Gare Apartments, SE1 A street within the SE1 postcode
Gaunt Street, SE1 Gaunt Street is one of the streets of London in the SE1 postal area.
Gay Street, SE1 Gay Street is a road in the SW15 postcode area
Glade Path, SE1 A street within the SE1 postcode
Glasshill Street, SE1 Glasshill Street is one of the streets of London in the SE1 postal area.
Globe Street, SE1 Globe Street is a road in the SE1 postcode area
Godfree Court 29-35, SE1 A street within the SE1 postcode
Grande Vitesse Industrial Centre, SE1 A street within the SE1 postcode
Great Dover Street, SE1 Great Dover Street is one of the streets of London in the SE1 postal area.
Great Guildford Business Square, SE1 Great Guildford Business Square is one of the streets of London in the SE1 postal area.
Great Guildford Street, SE1 Great Guildford Street is one of the streets of London in the SE1 postal area.
Great Maze Pond, SE1 Great Maze Pond is a road in the SE1 postcode area
Great Suffolk Street, SE1 Great Suffolk Street was at one time called Dirty Lane.
Hankey Place, SE1 Hankey Place is one of the streets of London in the SE1 postal area.
Harbledown House, SE1 Residential block
Horsemongers Mews, SE1 A street within the SE1 postcode
Hulme Place, SE1 Hulme Place is a road in the SE1 postcode area
Inner London Crown Ct/Newington Causeway, SE1 A street within the SE1 postcode
Isaac Way, SE1 A street within the SE1 postcode
Junction Approach, SE1 A street within the SE1 postcode
Kell Street, SE1 Kell Street is a road in the SE1 postcode area
Kentish Buildings, SE1 Kentish Buildings is one of the streets of London in the SE1 postal area.
Keyworth Street, SE1 Keyworth Street is one of the streets of London in the SE1 postal area.
King James Court, SE1 King James Court is one of the streets of London in the SE1 postal area.
King James Street, SE1 King James Street is one of the streets of London in the SE1 postal area.
King’s Place, SE1 King’s Place lies off of Borough High Street.
Kings Bench Street, SE1 Kings Bench Street is one of the streets of London in the SE1 postal area.
Kings Head Yard, SE1 Kings Head Yard is one of the streets of London in the SE1 postal area.
Lagare Apartments, SE1 Lagare Apartments is one of the streets of London in the SE1 postal area.
Lancaster Street, SE1 Lancaster Street is one of the streets of London in the SE1 postal area.
Langdale House, SE1 Residential block
Lavington Street, SE1 Lavington Street is one of the streets of London in the SE1 postal area.
Library Street, SE1 Library Street is one of the streets of London in the SE1 postal area.
Loman Street, SE1 Loman Street is one of the streets of London in the SE1 postal area.
Madison Apartments, SE1 A street within the SE1 postcode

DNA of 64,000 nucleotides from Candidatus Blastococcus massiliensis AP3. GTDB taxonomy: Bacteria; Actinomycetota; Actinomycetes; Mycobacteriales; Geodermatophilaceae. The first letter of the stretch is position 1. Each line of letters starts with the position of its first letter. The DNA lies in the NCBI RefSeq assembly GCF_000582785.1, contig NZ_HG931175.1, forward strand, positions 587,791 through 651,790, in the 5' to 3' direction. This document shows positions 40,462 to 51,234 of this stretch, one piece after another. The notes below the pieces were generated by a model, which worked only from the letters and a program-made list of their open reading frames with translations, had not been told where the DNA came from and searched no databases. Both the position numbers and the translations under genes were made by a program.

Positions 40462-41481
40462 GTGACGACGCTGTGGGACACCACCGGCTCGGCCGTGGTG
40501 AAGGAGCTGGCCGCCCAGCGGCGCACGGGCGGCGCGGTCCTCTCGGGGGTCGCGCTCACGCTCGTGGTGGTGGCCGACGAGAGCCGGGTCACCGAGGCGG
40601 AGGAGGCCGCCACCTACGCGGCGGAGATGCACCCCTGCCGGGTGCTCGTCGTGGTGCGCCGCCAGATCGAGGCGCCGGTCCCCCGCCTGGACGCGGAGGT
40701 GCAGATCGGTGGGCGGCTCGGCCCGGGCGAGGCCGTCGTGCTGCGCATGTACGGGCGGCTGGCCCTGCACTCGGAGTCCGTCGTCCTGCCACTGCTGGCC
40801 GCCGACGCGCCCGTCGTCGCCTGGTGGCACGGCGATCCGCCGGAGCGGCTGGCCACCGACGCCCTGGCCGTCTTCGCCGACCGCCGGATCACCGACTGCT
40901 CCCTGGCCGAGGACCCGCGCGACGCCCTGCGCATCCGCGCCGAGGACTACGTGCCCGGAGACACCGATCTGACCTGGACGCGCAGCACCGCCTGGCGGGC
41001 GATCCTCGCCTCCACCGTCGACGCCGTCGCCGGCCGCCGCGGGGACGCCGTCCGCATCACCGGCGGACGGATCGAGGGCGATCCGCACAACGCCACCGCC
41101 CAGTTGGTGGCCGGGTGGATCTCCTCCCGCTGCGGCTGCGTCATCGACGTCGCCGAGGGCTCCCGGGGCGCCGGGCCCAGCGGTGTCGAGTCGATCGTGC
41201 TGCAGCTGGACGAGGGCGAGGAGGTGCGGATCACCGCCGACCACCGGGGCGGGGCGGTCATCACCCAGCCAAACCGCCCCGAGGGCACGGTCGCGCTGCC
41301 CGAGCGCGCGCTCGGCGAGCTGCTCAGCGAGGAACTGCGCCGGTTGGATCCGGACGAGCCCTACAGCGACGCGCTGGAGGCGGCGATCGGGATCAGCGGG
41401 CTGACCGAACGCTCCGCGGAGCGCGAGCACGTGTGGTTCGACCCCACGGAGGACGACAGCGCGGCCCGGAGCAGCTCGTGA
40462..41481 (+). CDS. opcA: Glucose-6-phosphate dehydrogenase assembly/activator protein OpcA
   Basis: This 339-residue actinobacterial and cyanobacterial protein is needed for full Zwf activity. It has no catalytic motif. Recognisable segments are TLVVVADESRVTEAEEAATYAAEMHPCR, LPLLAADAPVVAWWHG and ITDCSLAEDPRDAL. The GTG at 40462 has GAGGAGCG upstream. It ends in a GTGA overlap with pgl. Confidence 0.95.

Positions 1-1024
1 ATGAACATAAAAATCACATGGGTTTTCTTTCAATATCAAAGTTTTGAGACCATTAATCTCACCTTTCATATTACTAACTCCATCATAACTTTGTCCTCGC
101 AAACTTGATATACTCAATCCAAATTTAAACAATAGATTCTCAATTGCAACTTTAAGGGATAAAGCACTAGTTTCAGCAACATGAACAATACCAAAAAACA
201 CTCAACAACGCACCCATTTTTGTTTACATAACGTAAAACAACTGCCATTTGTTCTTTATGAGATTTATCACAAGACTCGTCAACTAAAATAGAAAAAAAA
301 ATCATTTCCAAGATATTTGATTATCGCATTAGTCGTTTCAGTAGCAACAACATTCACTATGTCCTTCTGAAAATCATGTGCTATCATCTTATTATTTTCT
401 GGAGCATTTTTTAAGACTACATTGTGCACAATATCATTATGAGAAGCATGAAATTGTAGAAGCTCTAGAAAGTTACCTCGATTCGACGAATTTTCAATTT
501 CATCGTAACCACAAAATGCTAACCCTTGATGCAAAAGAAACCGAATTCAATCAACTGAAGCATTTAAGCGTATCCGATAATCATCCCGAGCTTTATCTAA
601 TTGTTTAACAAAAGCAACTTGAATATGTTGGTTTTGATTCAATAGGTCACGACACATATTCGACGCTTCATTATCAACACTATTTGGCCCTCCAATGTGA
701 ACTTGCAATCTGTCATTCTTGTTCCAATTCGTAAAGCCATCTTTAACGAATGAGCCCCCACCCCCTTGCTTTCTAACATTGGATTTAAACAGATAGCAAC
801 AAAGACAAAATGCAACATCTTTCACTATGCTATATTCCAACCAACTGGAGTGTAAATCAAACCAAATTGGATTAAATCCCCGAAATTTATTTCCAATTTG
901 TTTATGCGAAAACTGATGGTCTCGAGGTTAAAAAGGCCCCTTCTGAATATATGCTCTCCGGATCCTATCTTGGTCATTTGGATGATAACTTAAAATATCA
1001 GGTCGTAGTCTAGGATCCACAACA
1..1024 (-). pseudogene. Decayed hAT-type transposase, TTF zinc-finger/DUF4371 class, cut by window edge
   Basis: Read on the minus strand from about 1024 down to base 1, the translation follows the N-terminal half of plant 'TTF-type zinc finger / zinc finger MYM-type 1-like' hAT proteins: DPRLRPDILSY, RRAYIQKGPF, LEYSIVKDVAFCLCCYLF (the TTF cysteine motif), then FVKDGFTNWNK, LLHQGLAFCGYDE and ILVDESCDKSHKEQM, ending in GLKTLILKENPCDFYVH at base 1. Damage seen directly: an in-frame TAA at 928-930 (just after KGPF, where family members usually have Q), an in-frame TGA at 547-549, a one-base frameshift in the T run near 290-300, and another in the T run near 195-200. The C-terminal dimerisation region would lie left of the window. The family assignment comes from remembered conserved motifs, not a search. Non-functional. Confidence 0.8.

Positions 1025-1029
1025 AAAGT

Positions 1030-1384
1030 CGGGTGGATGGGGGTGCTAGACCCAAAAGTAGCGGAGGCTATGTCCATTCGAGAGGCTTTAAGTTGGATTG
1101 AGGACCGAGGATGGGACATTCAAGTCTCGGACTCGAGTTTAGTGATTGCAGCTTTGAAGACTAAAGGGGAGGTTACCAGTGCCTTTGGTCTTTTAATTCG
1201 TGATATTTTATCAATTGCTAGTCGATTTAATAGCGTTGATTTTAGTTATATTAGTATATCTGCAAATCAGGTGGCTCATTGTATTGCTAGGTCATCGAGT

Madison, SE1 A street within the SE1 postcode
Maidstone Buildings Mews, SE1 Maidstone Buildings Mews is one of the streets of London in the SE1 postal area.
Manciple Street, SE1 Manciple Street is a road in the SE1 postcode area
Marshalsea Road, SE1 Marshalsea Road was previously called Mint Street after a royal Tudor coin mint in the area.
Mermaid Court, SE1 Mermaid Court is one of the streets of London in the SE1 postal area.
Merrick Square, SE1 Merrick Square is a garden square in Newington.
Merrow Street, SE1 Merrow Street is one of the streets of London in the SE1 postal area.
Milcote Street, SE1 Milcote Street is one of the streets of London in the SE1 postal area.
Mint Street, SE1 Mint Street, an ancient Southwark street, (now) runs off Marchelsea Road.
Nebraska Street, SE1 Nebraska Street is one of the streets of London in the SE1 postal area.
Nelson Square, SE1 Nelson Square is a road in the SE1 postcode area
Newcomen Street, SE1 Newcomen Street is one of the streets of London in the SE1 postal area.
Newington Causeway, SE1 Newington Causeway appears to have been so named in the middle of the 18th century.
Newington Court Business Centre 64a, SE1 A street within the SE1 postcode
Nicholson Street, SE1 Nicholson Street is a road in the SE1 postcode area
O’Meara Street, SE1 A street within the SE1 postcode
Omeara Street, SE1 Omeara Street is one of the streets of London in the SE1 postal area.
Partners Ltd, SE1 A street within the SE1 postcode
Peckham High Street, SE1 Peckham High Street is one of the streets of London in the SE1 postal area.
Pepper Street, SE1 Pepper Street is one of the streets of London in the SE1 postal area.
Pickwick Street, SE1 Pickwick Street is one of the streets of London in the SE1 postal area.
Pilgrimage Street, SE1 Pilgrimage Street is one of the streets of London in the SE1 postal area.
Plantain Place, SE1 Plantain Place is one of the streets of London in the SE1 postal area.
Pocock Street, SE1 Pocock Street is one of the streets of London in the SE1 postal area.
Quastels House, SE1 Residential block
Queen’s Head Yard, SE1 Queen’s Head Yard is a road in the SE1 postcode area
Reach Walk, SE1 A street within the SE1 postcode
Redcross Way, SE1 Redcross Way was previously called Red Cross Street.
Richer House, SE1 A street within the SE1 postcode
Risborough Street, SE1 Risborough Street is one of the streets of London in the SE1 postal area.
Rowland Hill House, SE1 Residential block
Rushworth Street, SE1 Rushworth Street is one of the streets of London in the SE1 postal area.
Sanctuary Street, SE1 Sanctuary Street is one of the streets of London in the SE1 postal area.
Sawyer Street, SE1 Sawyer Street is named after Bob Sawyer, a character in the novel The Pickwick Papers by local resident Charles Dickens.
Scoresby Street, SE1 Scoresby Street is one of the streets of London in the SE1 postal area.
Scovell Crescent, SE1 Scovell Crescent is a road in the SE1 postcode area
Scovell Road, SE1 Scovell Road is one of the streets of London in the SE1 postal area.